Henry VIII


Text

Act I
Act II
Act III
Act IV
Act V

Enter Gardiner, Bishop of Winchester, a Page with a

torch before him, met by Sir Thomas Lovell


GARDINER

It's one o'clock, boy, is't not?


PAGE

                         It hath struck.


GARDINER

These should be hours for necessities,

Not for delights, times to repair our nature
repair (v.) 2 restore, renew, revive

With comforting repose, and not for us

To waste these times. Good hour of night, Sir Thomas!

Whither so late?


LOVELL

                         Came you from the King, my lord?


GARDINER

I did, Sir Thomas, and left him at primero
primero (n.) type of gambling card game

With the Duke of Suffolk.


LOVELL

                         I must to him too,

Before he go to bed. I'll take my leave.


GARDINER

Not yet, Sir Thomas Lovell. What's the matter?

It seems you are in haste. An if there be

No great offence belongs to't, give your friend

Some touch of your late business. Affairs that walk,
touch (n.) 2 sense, feeling, intuition, hint

As they say spirits do, at midnight, have

In them a wilder nature than the business

That seeks dispatch by day.
dispatch, despatch (n.) 2 prompt settlement, speedy handling


LOVELL

                         My lord, I love you,

And durst commend a secret to your ear
commend (v.) 2 commit, entrust, hand over

Much weightier than this work. The Queen's in labour,
work (n.) 1 deed, doing, action

They say, in great extremity, and feared
extremity (n.) 3 utmost severity, extreme intensity, hardship

She'll with the labour end.


GARDINER

                         The fruit she goes with

I pray for heartily, that it may find

Good time, and live; but for the stock, Sir Thomas,
time (n.) 11 time to be born, delivery

I wish it grubbed up now.
grub up (v.) dig up, uproot
methinks(t), methought(s) (v.) it seems /seemed to me See Topics: Frequency count


LOVELL

                         Methinks I could

Cry the amen, and yet my conscience says

She's a good creature and, sweet lady, does

Deserve our better wishes.


GARDINER

                         But, sir, sir,

Hear me, Sir Thomas. You're a gentleman

Of mine own way; I know you wise, religious;

And let me tell you, it will ne'er be well –

'Twill not, Sir Thomas Lovell, take't of me –

Till Cranmer, Cromwell – her two hands – and she

Sleep in their graves.


LOVELL

                         Now, sir, you speak of two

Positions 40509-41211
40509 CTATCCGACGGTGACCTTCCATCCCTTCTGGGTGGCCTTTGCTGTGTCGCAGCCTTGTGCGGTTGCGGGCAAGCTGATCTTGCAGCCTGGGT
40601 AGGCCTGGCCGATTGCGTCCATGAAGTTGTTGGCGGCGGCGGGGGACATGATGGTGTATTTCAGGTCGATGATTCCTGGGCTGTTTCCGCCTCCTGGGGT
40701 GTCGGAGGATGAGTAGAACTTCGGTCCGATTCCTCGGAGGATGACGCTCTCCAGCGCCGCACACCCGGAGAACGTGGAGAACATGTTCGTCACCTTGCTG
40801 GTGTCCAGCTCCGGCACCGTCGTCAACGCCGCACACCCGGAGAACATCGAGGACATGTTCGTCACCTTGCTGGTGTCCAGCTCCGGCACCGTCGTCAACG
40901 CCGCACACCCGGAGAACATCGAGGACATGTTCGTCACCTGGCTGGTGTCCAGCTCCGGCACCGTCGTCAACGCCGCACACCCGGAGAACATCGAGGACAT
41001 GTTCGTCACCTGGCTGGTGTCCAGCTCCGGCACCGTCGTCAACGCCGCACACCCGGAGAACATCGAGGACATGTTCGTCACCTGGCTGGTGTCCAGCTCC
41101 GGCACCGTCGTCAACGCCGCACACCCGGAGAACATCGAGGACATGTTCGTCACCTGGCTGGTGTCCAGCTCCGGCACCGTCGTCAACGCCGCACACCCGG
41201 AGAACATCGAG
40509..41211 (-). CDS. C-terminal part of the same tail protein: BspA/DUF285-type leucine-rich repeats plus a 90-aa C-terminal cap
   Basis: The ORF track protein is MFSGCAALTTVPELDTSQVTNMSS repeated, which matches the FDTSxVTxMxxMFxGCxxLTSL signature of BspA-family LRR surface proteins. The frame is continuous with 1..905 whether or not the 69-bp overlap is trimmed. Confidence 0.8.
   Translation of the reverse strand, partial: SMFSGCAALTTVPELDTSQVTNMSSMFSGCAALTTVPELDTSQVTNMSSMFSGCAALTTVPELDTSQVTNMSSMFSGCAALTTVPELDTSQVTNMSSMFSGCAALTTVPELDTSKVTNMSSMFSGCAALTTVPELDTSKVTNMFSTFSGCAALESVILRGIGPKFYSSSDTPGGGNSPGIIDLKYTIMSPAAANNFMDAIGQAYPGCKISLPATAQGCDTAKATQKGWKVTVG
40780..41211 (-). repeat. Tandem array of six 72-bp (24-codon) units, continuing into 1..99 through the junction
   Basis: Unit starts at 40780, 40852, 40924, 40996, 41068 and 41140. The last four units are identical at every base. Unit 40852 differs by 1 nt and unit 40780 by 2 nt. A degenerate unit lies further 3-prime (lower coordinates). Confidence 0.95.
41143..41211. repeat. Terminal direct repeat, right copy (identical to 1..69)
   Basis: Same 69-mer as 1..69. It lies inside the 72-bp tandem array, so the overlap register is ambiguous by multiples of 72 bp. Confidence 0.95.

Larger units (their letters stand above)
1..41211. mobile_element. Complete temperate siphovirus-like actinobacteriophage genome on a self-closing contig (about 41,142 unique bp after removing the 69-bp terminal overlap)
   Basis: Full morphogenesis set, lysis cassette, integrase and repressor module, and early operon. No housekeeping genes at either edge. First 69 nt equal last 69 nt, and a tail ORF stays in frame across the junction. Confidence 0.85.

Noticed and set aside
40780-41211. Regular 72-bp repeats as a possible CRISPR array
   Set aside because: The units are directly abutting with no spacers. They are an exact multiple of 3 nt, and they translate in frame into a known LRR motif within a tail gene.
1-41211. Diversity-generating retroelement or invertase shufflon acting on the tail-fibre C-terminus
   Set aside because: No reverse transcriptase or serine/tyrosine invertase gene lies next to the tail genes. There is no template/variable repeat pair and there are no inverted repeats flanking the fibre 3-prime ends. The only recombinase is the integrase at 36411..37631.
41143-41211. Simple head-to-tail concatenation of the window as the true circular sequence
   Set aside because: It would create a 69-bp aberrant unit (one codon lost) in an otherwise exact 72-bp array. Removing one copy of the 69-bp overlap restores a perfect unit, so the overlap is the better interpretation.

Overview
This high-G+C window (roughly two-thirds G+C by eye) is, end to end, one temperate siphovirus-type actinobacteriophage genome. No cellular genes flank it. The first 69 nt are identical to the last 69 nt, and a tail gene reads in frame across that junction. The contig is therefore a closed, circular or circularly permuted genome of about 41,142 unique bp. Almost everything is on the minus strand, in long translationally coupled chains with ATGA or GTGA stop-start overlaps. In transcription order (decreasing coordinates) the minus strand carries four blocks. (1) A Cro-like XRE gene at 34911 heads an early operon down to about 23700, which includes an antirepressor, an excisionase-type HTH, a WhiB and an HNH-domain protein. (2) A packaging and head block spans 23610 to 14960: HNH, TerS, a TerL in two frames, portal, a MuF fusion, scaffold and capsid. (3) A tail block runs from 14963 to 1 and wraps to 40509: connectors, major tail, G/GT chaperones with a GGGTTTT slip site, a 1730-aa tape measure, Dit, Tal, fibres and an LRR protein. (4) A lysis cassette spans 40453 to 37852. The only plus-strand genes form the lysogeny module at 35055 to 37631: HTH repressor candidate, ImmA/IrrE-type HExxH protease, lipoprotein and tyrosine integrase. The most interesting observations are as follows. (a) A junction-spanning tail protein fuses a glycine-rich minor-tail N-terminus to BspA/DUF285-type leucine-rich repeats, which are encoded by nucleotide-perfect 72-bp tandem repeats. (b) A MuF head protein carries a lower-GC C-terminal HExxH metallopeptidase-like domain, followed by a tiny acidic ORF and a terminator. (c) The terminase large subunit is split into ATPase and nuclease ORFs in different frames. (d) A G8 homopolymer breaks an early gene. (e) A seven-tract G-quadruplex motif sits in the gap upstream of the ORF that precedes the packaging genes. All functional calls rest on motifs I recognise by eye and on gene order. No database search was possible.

The most remarked i'th' kingdom. As for Cromwell,

Beside that of the Jewel House, is made Master

O'th' Rolls, and the King's secretary; further, sir,

Stands in the gap and trade of more preferments,
gap (n.) entrance, access-point, position of opportunity
preferment (n.) advancement, promotion
trade (n.) 1 traffic, passage, coming and going

With which the time will load him. Th' Archbishop

Is the King's hand and tongue, and who dare speak

One syllable against him?


GARDINER

                         Yes, yes, Sir Thomas,

There are that dare, and I myself have ventured

To speak my mind of him; and indeed this day,

Sir – I may tell it you – I think I have

Incensed the lords o'th' Council that he is –
insense (v.) make understand, inform

For so I know he is, they know he is –

A most arch heretic, a pestilence

That does infect the land; with which they, moved,
moved (adj.) 2 aroused, provoked, exasperated

Have broken with the King, who hath so far
break (v.) 2 broach a matter, speak

Given ear to our complaint, of his great grace

And princely care, foreseeing those fell mischiefs
fell (adj.) 1 cruel, fierce, savage
mischief (n.) 2 wicked action, evil deed, harmful scheme

Our reasons laid before him, hath commanded
reason (n.) 2 reasoning, argument

Tomorrow morning to the Council board

He be convented. He's a rank weed, Sir Thomas,
convent (v.) 2 summon, call to appear, send for
rank (adj.) 1 growing in abundance, excessively luxuriant [often unattractively]

And we must root him out. From your affairs

I hinder you too long. Good night, Sir Thomas.


LOVELL

Many good nights, my lord; I rest your servant.
rest (v.) 1 remain, stay, stand

Exeunt Gardiner and Page

Enter the King and Suffolk


KING HENRY

Charles, I will play no more tonight.

My mind's not on't; you are too hard for me.


SUFFOLK

Sir, I did never win of you before.
win (v.) 1 gain advantage [over], get the better [of]


KING HENRY

But little, Charles,

Nor shall not, when my fancy's on my play.
fancy (n.) 4 imagination, mind, mental state

Now, Lovell, from the Queen what is the news?


LOVELL

I could not personally deliver to her

What you commanded me, but by her woman

I sent your message, who returned her thanks

In the great'st humbleness, and desired your highness

Most heartily to pray for her.


KING HENRY

                         What sayst thou, ha?

To pray for her? What, is she crying out?
cry out (v.) 2 be in labour


LOVELL

So said her woman, and that her sufferance made
sufferance (n.) 1 distress, suffering, hardship

Almost each pang a death.


KING HENRY

                         Alas, good lady!


SUFFOLK

God safely quit her of her burden, and
quit (v.) 1 rid, free, relieve

With gentle travail, to the gladding of
gentle (adj.) 4 peaceful, calm, free from violence
gladding (n.) delighting, making joyful
travail, travel (n.) 5 labour, pain of childbirth

Your highness with an heir!


KING HENRY

                         'Tis midnight, Charles;

Prithee to bed, and in thy prayers remember

Th' estate of my poor Queen. Leave me alone,
estate (n.) 1 state, situation, circumstances

For I must think of that which company

Would not be friendly to.


SUFFOLK

                         I wish your highness

A quiet night, and my good mistress will

Remember in my prayers.


KING HENRY

                         Charles, good night.

Exit Suffolk

Enter Sir Anthony Denny

Well, sir, what follows?


DENNY

Sir, I have brought my lord the Archbishop,

As you commanded me.


KING HENRY

                         Ha? Canterbury?


DENNY

Ay, my good lord.


KING HENRY

                         'Tis true. Where is he, Denny?


DENNY

He attends your highness' pleasure.


KING HENRY

                         Bring him to us.

Exit Denny
attend (v.) 1 await, wait for, expect See Topics: Frequency count


LOVELL

(aside)

This is about that which the Bishop spake;

I am happily come hither.
happily (adv.) 2 opportunely, propitiously, with good fortune

Enter Cranmer and Denny
avoid (v.) 2 leave, quit, clear out [of]
gallery (n.) long large room used for walks, exercise, etc